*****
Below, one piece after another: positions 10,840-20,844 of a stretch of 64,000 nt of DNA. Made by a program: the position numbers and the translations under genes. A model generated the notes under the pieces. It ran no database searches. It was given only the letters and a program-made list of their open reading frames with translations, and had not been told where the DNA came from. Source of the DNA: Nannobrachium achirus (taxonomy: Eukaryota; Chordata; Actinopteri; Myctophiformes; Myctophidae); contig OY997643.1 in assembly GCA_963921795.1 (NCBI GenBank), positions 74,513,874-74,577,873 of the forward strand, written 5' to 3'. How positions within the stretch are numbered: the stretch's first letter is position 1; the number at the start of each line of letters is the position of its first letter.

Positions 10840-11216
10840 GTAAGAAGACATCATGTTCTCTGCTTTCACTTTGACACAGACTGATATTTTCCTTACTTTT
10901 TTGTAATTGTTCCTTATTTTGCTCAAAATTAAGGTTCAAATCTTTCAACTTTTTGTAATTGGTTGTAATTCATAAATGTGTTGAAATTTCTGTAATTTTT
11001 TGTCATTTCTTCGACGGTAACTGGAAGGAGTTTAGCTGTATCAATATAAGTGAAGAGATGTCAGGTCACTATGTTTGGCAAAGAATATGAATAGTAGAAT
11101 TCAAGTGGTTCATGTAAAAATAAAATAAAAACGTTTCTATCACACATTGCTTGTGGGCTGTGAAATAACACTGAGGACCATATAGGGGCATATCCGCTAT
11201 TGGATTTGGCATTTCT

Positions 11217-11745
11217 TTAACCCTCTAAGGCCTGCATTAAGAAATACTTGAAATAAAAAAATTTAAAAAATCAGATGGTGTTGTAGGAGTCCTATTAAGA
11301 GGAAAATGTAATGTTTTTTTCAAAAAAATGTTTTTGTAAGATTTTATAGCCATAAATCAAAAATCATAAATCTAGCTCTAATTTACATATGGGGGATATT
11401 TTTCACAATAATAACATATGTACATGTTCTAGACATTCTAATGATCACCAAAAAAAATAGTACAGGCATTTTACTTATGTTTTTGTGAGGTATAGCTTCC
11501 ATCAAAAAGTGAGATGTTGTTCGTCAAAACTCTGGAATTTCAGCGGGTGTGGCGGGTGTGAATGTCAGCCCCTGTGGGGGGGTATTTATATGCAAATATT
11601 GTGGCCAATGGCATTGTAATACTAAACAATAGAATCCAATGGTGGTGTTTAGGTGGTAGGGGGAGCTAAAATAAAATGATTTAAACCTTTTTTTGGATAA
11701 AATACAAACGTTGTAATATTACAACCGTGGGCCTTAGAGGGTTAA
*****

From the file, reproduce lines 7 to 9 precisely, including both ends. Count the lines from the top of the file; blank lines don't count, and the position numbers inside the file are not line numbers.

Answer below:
11201 TGGATTTGGCATTTCT

Positions 11217-11745
11217 TTAACCCTCTAAGGCCTGCATTAAGAAATACTTGAAATAAAAAAATTTAAAAAATCAGATGGTGTTGTAGGAGTCCTATTAAGA